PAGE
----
SPECIAL PROGRAMS: No Child Left Behind (NCLB)
NO CHILD LEFT BEHIND (NCLB) also known as the ELEMENTARY AND SECONDARY EDUCATION ACT (Title):
The Elementary and Secondary Education Act of 1965 (ESEA) was first passed by Congress as part of President Lyndon B. Johnson’s War on Poverty. The most recent reauthorization amending ESEA is the No Child Left Behind Act of 2001 (NCLB). The primary function is to close the achievement gap between groups of students by requiring greater accountability and offering increased flexibility and choice. Funding under NCLB based a district’s economically disadvantaged population. NCLB affects almost every school district and charter school in the state.
No Child Left Behind (NCLB), 2001, is the seventh reauthorization of President Lyndon B. Johnson’s Elementary and Secondary Education Act (ESEA,1965. The original ESEA was enacted as part of President Johnson’s war on poverty and it is now the largest source of federal spending on elementary and secondary education. This funding is intended to help schools with high concentrations of low income families provide a high quality education that will enable all children to meet the state’s student performance standards. Fundamental to NCLB is the belief that all students can achieve the same high standards and must be provided the education they need to reach those standards, regardless of income, ability, or background.
The Major Components of NCLB are:
Although NCLB covers numerous federal education programs, the law’s requirements for testing, accountability, and school improvement receive the most attention. NCLB requires states to test students in reading and mathematics annually in grades 3-8 and once in grades 10-12. States must test students in science once in grades 3-5, 6-8, and 10-12. Individual schools, school districts and states must publicly report test results in the aggregate and for specific student subgroups, including low-income students, students with disabilities, English language learners, and major racial and ethnic groups.
NCLB requires states, school districts, and schools to ensure all students are proficient in grade-level math and reading by 2014. States define grade-level performance. Schools must make "adequate yearly progress" toward this goal, whereby proficiency rates increase in the years leading up to 2014. The rate of increase required is chosen by each state. In order for a school to make adequate yearly progress (AYP), it must meet its targets for student reading and math proficiency each year. A state’s total student proficiency rate and the rate achieved by student subgroups are all considered in the AYP determination.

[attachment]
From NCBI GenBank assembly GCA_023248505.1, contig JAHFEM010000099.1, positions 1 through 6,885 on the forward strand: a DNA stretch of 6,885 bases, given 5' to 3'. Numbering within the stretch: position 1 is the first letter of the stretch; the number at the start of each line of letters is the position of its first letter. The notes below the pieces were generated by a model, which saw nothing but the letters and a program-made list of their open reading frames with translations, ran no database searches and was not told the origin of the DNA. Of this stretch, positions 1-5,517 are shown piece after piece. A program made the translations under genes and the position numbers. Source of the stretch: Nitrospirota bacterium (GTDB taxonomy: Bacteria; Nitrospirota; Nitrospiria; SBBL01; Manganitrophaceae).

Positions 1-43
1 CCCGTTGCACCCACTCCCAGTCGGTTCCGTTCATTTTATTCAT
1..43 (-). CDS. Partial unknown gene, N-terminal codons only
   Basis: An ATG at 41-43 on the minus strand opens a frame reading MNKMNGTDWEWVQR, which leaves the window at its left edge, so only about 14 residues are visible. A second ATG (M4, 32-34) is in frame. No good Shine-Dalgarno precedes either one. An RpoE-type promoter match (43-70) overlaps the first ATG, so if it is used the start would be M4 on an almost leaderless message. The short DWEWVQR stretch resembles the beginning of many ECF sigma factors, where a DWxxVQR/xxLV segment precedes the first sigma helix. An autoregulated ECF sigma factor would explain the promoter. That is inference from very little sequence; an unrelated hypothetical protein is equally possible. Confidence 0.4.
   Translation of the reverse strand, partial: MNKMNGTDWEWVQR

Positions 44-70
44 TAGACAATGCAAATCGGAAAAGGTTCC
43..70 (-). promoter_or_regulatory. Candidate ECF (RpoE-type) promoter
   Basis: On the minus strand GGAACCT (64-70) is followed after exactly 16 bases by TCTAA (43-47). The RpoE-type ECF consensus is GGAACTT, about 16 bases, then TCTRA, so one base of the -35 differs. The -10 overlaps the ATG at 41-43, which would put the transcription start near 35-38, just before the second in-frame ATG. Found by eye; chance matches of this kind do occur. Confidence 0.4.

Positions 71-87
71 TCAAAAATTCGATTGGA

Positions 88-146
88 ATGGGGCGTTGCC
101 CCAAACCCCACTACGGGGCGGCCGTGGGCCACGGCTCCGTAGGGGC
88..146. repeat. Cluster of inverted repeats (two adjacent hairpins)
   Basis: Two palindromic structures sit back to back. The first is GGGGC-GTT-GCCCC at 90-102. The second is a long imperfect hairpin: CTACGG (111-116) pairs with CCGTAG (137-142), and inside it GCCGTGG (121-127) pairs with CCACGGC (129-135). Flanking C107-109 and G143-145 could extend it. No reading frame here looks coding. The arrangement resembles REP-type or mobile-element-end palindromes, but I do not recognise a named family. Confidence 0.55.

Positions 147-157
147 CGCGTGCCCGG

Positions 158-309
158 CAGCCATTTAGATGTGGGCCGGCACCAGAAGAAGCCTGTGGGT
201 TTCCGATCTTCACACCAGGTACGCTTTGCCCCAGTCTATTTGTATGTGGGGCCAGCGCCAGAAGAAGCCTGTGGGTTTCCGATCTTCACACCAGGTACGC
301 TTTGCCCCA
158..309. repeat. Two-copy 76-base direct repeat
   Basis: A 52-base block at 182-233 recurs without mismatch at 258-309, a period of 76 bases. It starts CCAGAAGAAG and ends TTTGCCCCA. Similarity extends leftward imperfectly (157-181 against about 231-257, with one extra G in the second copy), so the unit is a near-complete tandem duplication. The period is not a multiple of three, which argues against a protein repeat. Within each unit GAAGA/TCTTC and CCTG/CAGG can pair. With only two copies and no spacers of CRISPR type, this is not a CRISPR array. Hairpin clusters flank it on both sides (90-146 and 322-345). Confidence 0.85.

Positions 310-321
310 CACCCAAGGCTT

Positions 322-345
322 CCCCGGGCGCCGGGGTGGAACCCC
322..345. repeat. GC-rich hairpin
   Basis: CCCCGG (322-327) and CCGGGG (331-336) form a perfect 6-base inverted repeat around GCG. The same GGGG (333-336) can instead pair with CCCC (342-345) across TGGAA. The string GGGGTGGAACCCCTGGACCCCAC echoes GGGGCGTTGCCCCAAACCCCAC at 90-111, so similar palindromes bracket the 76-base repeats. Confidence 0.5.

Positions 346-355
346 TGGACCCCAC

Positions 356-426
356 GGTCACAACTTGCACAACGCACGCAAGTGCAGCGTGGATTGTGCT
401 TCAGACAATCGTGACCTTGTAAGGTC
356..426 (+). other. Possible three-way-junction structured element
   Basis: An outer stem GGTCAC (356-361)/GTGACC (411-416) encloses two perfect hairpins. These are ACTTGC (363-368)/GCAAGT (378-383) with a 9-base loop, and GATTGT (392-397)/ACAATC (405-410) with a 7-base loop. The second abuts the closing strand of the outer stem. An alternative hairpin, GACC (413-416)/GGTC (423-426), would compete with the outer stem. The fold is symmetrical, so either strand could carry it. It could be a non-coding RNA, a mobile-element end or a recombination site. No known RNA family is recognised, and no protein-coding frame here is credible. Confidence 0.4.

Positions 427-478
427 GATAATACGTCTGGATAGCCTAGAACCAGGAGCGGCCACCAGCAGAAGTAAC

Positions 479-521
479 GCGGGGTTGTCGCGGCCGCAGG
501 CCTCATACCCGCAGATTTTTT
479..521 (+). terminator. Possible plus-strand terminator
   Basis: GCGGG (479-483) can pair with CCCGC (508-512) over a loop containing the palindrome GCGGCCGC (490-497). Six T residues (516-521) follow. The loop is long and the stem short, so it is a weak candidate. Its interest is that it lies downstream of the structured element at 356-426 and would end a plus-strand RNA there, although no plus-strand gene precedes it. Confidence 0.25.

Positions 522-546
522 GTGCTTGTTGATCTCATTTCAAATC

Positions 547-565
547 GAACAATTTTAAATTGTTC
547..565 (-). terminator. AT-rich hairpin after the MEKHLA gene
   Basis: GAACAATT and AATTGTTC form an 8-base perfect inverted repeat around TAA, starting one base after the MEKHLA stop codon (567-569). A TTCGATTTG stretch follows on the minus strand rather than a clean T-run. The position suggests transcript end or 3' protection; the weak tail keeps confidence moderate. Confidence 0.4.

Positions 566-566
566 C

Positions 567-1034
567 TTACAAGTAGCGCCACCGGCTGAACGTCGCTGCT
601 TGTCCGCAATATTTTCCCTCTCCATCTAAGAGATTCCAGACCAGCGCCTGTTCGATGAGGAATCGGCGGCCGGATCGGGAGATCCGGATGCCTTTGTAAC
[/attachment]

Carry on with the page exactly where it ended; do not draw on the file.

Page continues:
LCM CISD Adequate Yearly Progress Information
Schools that fail to make adequate yearly progress for two consecutive years are identified for "school improvement," and must draft a school improvement plan, devote at least 10 percent of federal funds provided under Title I of NCLB to teacher professional development. Schools that fail to make AYP for a third year are identified for corrective action, and must institute interventions designed to improve school performance from a list specified in the legislation. Schools that fail to make AYP for a fourth year are identified for restructuring, which requires more significant interventions. If schools fail to make AYP for a fifth year, they much implement a restructuring plan that includes reconstituting school staff and/or leadership, changing the school’s governance arrangement, converting the school to a charter, turning it over to a private management company, or some other major change.
School districts in which a high percentage of schools fail to make AYP for multiple years can also be identified for school improvement, corrective action, and restructuring.
NCLB requires that instructional materials or programs used in schools must be based on scientifically based research. When an instructional program or practice is based on scientifically based research, there must be consistent and reliable evidence that the particular program or practice has been proven effective. Scientifically Based Research involves the application of rigorous, systematic, and objective procedures to obtain reliable and valid knowledge relevant to education activities and programs. This includes research that: